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Whitman Rips Pollsters Who Failed To Predict Her Victory With AM-Elections Rdp, Bjt

November 4, 1993

TRENTON, N.J. (AP) _ Christie Whitman opened her first Statehouse news conference as governor- elect Wednesday with a swipe at pre-election polls that showed her badly trailing Gov. Jim Florio.

″The voters of New Jersey did a couple of things yesterday, one of which was prove that pollsters and political pundits were wrong,″ Whitman said as supporters roared.

As it became clear Tuesday night that Whitman was narrowly defeating Florio, her campaign manager, Ed Rollins, told reporters, ″The first thing we want to do is fire the head of the Eagleton poll.″

The Eagleton Institute at Rutgers, the state university, put its reputation for survey research on the line by doing election polls for the state’s largest newspaper in Newark.

The Star-Ledger-Eagleton poll published Sunday said Florio was leading 48 percent to 39 percent with 13 percent undecided. The Record of Hackensack poll published Sunday had Florio leading 51 percent to 41 percent, with 7 percent undecided. The Asbury Park Press’ poll Sunday said the two were tied, 38-38, with a huge 22 percent undecided.

The unofficial result was 49-48 percent, with the rest for independents.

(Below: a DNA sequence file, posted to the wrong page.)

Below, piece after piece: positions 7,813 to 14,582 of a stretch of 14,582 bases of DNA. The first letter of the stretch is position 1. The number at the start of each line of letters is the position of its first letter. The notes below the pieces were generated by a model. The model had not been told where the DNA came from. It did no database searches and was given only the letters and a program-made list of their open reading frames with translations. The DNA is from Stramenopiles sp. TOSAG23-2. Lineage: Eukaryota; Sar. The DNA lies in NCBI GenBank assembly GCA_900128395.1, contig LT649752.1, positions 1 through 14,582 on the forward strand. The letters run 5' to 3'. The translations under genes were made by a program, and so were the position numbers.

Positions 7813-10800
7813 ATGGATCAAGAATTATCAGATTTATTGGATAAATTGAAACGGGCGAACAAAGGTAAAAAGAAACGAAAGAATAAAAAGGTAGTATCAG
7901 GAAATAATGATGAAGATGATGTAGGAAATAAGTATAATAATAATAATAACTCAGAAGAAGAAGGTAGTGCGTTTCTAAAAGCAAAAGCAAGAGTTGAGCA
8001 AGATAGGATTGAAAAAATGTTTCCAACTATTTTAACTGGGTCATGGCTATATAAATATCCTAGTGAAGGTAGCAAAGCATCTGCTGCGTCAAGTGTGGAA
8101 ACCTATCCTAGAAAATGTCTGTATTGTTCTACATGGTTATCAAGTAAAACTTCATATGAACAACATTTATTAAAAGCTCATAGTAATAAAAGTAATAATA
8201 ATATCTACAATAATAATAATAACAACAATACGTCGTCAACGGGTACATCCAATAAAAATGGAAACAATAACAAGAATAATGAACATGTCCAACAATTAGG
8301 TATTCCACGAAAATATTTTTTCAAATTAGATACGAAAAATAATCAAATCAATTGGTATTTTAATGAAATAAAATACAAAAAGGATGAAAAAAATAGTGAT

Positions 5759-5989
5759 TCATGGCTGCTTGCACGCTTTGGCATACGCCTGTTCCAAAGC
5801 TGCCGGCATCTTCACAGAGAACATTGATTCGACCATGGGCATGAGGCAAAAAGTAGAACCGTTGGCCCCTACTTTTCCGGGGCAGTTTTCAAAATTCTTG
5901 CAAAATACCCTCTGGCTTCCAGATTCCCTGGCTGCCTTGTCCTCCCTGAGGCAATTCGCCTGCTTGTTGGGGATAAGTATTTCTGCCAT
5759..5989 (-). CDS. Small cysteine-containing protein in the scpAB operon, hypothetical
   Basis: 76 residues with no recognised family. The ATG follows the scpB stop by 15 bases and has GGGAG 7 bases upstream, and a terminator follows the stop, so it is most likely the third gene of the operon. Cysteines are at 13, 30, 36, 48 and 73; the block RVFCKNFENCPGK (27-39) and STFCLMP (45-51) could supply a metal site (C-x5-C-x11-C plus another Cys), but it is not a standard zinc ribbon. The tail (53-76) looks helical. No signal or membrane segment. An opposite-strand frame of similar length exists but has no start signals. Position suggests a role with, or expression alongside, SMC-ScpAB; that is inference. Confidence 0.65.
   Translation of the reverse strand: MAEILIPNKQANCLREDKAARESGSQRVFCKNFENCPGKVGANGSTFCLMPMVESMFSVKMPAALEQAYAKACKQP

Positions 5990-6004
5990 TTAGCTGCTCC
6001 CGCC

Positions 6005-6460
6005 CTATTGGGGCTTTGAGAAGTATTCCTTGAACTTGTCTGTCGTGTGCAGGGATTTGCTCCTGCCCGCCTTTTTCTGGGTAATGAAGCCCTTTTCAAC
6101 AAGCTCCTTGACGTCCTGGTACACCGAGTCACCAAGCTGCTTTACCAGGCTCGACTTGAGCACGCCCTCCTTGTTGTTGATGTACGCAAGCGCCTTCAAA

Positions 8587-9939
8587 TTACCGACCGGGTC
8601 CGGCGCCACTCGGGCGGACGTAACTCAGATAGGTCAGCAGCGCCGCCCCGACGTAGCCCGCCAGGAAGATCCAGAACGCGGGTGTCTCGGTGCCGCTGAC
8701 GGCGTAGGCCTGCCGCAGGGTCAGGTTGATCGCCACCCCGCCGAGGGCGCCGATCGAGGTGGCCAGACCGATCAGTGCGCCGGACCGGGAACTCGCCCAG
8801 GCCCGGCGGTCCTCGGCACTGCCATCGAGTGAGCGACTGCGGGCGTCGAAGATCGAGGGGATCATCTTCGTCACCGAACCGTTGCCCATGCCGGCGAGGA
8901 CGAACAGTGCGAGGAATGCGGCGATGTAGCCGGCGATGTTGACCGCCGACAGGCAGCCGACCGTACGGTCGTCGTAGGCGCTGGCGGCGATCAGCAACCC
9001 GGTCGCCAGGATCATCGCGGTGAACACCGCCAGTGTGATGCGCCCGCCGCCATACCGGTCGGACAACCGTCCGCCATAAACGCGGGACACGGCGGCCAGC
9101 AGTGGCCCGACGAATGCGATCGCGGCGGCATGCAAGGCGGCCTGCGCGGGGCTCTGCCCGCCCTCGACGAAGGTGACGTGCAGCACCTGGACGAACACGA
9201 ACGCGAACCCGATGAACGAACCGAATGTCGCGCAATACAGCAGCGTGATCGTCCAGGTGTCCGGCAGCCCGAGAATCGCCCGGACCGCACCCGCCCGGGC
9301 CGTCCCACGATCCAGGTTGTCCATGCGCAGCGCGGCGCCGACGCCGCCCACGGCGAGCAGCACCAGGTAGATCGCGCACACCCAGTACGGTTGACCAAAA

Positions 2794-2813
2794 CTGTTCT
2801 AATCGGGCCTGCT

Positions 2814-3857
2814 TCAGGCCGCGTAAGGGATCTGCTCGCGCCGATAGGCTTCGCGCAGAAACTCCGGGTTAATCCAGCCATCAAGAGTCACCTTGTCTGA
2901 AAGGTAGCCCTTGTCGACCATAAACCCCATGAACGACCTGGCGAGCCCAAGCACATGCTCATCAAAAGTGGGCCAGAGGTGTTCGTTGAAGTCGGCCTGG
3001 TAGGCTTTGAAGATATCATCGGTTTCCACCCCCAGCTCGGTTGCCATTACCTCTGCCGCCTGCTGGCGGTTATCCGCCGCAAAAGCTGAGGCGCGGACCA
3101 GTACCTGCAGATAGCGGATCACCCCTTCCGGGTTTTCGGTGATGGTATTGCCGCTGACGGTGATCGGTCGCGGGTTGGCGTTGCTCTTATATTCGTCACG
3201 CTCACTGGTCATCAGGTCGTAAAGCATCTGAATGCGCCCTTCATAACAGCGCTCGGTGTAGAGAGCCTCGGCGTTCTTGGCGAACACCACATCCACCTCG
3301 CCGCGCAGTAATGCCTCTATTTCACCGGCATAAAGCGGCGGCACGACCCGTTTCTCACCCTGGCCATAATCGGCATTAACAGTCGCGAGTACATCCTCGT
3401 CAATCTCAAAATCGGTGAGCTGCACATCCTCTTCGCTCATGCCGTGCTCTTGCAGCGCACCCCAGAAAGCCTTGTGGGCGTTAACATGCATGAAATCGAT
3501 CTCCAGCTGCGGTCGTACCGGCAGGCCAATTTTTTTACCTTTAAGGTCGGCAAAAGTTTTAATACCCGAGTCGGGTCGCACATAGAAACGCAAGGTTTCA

Poll directors blamed their inability to predict the outcome on the volatility of an election in which neither candidate had strong approval ratings and many voters were casting ballots against an opponent.

Allocation of ″soft″ support to the candidates also accounted for the appearance of a lead for Florio in two of the surveys, pollsters said.

″We did see the Florio trend going down, but it wasn’t going to her, it was going undecided,″ said Eagleton poll director Janice Ballou, whose survey stopped on Saturday.

She said in addition to noting the number of undecided voters, the poll found 15 percent of its respondents said they’d changed their mind in the past once they got in the voting booth.

An exit poll of more than 1,900 voters by Voter Research & Surveys found 12 percent made up their minds as late as Saturday. Of them, 60 percent went for Whitman and 40 percent for Florio.

Asbury Park Press poll director Gary Deckelnick said he expected a lot of late deciders.

″Our poll showed that people clearly felt Florio was most competent on things like crime, but people had known him for four years and frankly didn’t like him,″ Deckelnick said. ″In the final week of the campaign, Whitman’s ads were reminding people of the things they didn’t like, but they were not sure they were going to vote for her.″

David Blomquist, director of The Record Poll, said he stopped polling Oct. 27, but saw clear movement toward Whitman, although he did not anticipate it would be enough for her to overtake Florio.

Since the news media in New Jersey are highly competitive, polls in the off-year election were frequent and influential. A late September New York Times-WCBS-TV showed Whitman trailing by 21 points, leading her to replace her brother with Rollins as manager and attack Florio more aggressively.

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